Sunday, February 15, 2009
A Utopia of Opposites
It has been called a book of opposites. That's because it is utopian, but does not shy away from the flaws inherent within the utopia; it is feminist, but its protagonist is male; and it may promote communal social(ism) ideals, but it still values the creativity of the individual. Unfortunately, this community is unsuitable for scientific genius to thrive. As we get into the throes of this book, we are keenly aware that something untoward is set to unfold. After all, all utopias critique existing societies, but unfortunately present unattainable options that model life that is quite simply out of this world.
The twin planets: Urras, and Anarres, in which The Dispossessed is set function perfectly for LeGuin's tale. They are the comparable tale of two continents. Urras' oppression and corruption is set in contrast with the utopian Anarres society where idealists loathe government for its potential to turn into a "plutocracy" (Paul Brians). And so they Anarres peoples create a society that runs counter to that of Urras. They abolish all laws along with all forms of control, including language. Theirs is a lush world that is supportive of diversity. It is interesting that Le Guin chooses to depict anarchy and order as two separate planets, with the anarchical functioning better than the orderly. It is, however, a tactical move that allows her to truly break down the two planets; to deconstruct them without any kind of sugarcoating whatsoever. Thus, although Anarres is the better planet to be, Le Guin purposely depicts its flaws, a style that highlights the ideals even more. The society on Anarres seems to work because of its newness and clear-cut separation from the corruption of the other. The idea of relocation is similar to that of Herland, and seems to suggest that settlers need to undergo severance to create, in this case, an anarchical, but utopian society. Still, LeGuin does manage to cast a shadow on anarchism and its potential to exist albeit without imploding.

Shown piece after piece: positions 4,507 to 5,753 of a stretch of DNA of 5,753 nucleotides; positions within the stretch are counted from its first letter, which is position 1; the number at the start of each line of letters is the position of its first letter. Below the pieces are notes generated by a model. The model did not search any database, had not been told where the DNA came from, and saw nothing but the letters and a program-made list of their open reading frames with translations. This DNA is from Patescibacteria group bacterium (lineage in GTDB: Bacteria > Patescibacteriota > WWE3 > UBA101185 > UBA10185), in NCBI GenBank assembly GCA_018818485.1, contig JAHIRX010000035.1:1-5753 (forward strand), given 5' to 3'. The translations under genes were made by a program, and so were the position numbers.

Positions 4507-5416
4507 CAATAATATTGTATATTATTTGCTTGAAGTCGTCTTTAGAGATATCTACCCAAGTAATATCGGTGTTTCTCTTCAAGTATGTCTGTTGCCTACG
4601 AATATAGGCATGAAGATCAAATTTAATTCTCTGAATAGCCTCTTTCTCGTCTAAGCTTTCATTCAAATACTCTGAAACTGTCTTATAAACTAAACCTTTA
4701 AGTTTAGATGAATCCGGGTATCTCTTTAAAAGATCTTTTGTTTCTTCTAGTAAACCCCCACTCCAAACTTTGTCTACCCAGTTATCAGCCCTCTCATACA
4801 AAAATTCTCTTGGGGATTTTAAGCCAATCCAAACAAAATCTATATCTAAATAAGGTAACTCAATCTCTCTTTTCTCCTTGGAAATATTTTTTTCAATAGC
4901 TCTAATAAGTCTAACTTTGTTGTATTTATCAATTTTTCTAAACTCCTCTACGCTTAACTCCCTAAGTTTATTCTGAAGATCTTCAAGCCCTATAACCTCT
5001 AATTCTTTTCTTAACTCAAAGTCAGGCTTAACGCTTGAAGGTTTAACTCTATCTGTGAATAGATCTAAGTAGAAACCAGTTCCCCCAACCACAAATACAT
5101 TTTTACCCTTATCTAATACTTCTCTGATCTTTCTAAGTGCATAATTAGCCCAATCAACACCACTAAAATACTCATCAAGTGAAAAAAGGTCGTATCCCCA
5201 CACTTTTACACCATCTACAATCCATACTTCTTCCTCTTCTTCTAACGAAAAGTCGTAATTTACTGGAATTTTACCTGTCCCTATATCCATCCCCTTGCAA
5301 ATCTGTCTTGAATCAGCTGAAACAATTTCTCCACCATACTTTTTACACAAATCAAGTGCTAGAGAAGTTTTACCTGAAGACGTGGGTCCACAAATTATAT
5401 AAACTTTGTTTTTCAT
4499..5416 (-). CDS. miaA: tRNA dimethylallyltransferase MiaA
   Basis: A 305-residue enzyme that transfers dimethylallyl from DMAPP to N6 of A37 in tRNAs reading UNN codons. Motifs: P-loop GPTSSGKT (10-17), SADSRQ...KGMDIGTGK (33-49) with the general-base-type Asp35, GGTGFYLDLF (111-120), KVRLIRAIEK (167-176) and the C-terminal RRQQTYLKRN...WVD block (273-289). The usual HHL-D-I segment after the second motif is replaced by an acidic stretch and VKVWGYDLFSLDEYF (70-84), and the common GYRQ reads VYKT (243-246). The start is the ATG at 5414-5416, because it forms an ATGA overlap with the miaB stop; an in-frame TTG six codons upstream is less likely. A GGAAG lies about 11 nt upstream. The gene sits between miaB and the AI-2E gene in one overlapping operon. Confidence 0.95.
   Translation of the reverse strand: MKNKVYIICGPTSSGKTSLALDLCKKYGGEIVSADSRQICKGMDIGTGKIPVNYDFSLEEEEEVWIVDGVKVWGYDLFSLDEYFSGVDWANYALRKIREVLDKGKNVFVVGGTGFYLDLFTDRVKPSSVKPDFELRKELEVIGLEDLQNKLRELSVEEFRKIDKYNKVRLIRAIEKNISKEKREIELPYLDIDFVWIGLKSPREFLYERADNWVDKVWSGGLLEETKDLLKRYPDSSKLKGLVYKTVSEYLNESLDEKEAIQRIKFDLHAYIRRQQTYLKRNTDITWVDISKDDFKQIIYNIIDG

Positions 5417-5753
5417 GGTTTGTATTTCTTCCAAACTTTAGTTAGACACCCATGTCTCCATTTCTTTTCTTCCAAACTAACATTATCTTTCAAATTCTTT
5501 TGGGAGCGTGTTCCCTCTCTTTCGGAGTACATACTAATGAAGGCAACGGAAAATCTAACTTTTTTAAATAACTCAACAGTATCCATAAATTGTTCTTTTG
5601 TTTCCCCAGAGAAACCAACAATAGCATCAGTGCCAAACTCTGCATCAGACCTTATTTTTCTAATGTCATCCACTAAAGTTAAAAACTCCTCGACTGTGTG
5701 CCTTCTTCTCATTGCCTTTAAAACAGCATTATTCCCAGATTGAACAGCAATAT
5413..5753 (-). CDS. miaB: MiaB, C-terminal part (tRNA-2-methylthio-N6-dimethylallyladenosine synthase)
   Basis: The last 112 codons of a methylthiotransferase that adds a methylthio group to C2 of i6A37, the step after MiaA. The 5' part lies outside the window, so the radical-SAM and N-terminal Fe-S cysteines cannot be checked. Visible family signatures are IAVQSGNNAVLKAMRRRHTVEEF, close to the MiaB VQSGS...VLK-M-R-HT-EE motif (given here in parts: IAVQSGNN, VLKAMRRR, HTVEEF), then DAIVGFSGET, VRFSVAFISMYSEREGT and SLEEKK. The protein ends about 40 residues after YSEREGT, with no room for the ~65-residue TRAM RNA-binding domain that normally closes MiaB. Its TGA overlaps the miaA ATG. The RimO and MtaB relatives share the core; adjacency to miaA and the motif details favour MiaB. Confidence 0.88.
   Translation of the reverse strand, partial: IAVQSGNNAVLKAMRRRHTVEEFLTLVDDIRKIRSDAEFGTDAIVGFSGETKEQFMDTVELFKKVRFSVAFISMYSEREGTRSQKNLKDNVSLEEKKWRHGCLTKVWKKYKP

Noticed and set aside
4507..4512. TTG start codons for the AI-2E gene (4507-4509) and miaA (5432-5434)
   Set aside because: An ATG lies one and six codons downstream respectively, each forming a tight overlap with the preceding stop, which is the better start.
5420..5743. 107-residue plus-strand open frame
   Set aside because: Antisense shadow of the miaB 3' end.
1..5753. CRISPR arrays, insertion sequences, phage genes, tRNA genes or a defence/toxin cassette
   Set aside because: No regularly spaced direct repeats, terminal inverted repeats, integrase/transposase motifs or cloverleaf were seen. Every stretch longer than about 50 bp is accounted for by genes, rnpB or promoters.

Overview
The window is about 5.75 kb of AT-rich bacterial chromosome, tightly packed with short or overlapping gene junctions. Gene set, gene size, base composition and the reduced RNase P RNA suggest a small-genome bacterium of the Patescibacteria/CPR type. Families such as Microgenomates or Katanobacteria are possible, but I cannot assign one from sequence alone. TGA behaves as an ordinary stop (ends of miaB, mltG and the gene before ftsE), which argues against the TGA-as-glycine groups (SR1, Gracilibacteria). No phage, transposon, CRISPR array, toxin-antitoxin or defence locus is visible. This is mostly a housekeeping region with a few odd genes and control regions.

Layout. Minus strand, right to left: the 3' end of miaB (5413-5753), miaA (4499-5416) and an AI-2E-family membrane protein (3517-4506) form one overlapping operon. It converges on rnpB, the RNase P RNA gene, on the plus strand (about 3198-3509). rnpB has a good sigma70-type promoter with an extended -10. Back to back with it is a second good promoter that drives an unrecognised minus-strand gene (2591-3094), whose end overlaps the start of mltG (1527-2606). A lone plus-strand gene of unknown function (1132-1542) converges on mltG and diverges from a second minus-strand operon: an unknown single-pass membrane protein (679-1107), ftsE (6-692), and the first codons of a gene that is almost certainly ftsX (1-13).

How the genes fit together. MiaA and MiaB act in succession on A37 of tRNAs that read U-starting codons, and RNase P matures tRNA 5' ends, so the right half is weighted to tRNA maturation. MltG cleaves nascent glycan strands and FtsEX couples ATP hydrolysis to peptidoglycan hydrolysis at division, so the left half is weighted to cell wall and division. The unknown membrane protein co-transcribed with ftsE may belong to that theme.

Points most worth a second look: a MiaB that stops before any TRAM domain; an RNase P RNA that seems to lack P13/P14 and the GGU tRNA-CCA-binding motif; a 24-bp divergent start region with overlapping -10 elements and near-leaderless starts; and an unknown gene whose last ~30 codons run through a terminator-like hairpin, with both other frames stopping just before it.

Shevek, a character, who Le Guin fully develops, depicts the would-be agent of change in a science fiction. His special aptitude to scientific knowledge along with what we learn of his upbringing from childhood, to adolescence, and then adulthood, all skillfully prepare us for the singular sense of purpose behind the mind of the genius in the center of this drama. Unfortunately for Shevek, his impoverished community denies him access to the materials and the opportunity to commune with equally-minded people (scientists). His genius cannot flourish and is in jeopardy.